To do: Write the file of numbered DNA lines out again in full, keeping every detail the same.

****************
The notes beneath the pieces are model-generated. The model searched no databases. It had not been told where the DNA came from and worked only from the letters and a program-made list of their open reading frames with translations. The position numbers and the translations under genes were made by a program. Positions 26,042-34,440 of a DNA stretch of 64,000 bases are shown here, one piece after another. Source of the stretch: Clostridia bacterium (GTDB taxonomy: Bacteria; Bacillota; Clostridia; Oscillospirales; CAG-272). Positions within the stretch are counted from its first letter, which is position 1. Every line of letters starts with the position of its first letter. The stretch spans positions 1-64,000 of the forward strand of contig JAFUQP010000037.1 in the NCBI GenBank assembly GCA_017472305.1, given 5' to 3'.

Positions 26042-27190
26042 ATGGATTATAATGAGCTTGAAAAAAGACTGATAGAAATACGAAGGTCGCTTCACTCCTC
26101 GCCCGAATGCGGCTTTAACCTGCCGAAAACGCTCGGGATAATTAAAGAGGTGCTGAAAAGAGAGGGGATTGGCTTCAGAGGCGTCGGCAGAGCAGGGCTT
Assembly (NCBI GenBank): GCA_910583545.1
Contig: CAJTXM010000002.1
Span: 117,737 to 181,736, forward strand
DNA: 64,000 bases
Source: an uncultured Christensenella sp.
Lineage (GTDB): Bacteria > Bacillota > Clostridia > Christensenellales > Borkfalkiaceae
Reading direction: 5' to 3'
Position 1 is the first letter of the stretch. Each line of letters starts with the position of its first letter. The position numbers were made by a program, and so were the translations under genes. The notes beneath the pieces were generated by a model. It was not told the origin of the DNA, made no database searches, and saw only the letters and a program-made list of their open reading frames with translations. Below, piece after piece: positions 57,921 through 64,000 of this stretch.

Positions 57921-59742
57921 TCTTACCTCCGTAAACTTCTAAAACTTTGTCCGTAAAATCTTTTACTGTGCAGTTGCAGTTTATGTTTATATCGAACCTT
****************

The notes beneath the pieces are model-generated. The model searched no databases. It had not been told where the DNA came from and worked only from the letters and a program-made list of their open reading frames with translations. The position numbers and the translations under genes were made by a program. Positions 26,042-34,440 of a DNA stretch of 64,000 bases are shown here, one piece after another. Source of the stretch: Clostridia bacterium (GTDB taxonomy: Bacteria; Bacillota; Clostridia; Oscillospirales; CAG-272). Positions within the stretch are counted from its first letter, which is position 1. Every line of letters starts with the position of its first letter. The stretch spans positions 1-64,000 of the forward strand of contig JAFUQP010000037.1 in the NCBI GenBank assembly GCA_017472305.1, given 5' to 3'.

Positions 26042-27190
26042 ATGGATTATAATGAGCTTGAAAAAAGACTGATAGAAATACGAAGGTCGCTTCACTCCTC
26101 GCCCGAATGCGGCTTTAACCTGCCGAAAACGCTCGGGATAATTAAAGAGGTGCTGAAAAGAGAGGGGATTGGCTTCAGAGGCGTCGGCAGAGCAGGGCTT
Assembly (NCBI GenBank): GCA_910583545.1
Contig: CAJTXM010000002.1
Span: 117,737 to 181,736, forward strand
DNA: 64,000 bases
Source: an uncultured Christensenella sp.
Lineage (GTDB): Bacteria > Bacillota > Clostridia > Christensenellales > Borkfalkiaceae
Reading direction: 5' to 3'
Position 1 is the first letter of the stretch. Each line of letters starts with the position of its first letter. The position numbers were made by a program, and so were the translations under genes. The notes beneath the pieces were generated by a model. It was not told the origin of the DNA, made no database searches, and saw only the letters and a program-made list of their open reading frames with translations. Below, piece after piece: positions 57,921 through 64,000 of this stretch.

Positions 57921-59742
57921 TCTTACCTCCGTAAACTTCTAAAACTTTGTCCGTAAAATCTTTTACTGTGCAGTTGCAGTTTATGTTTATATCGAACCTT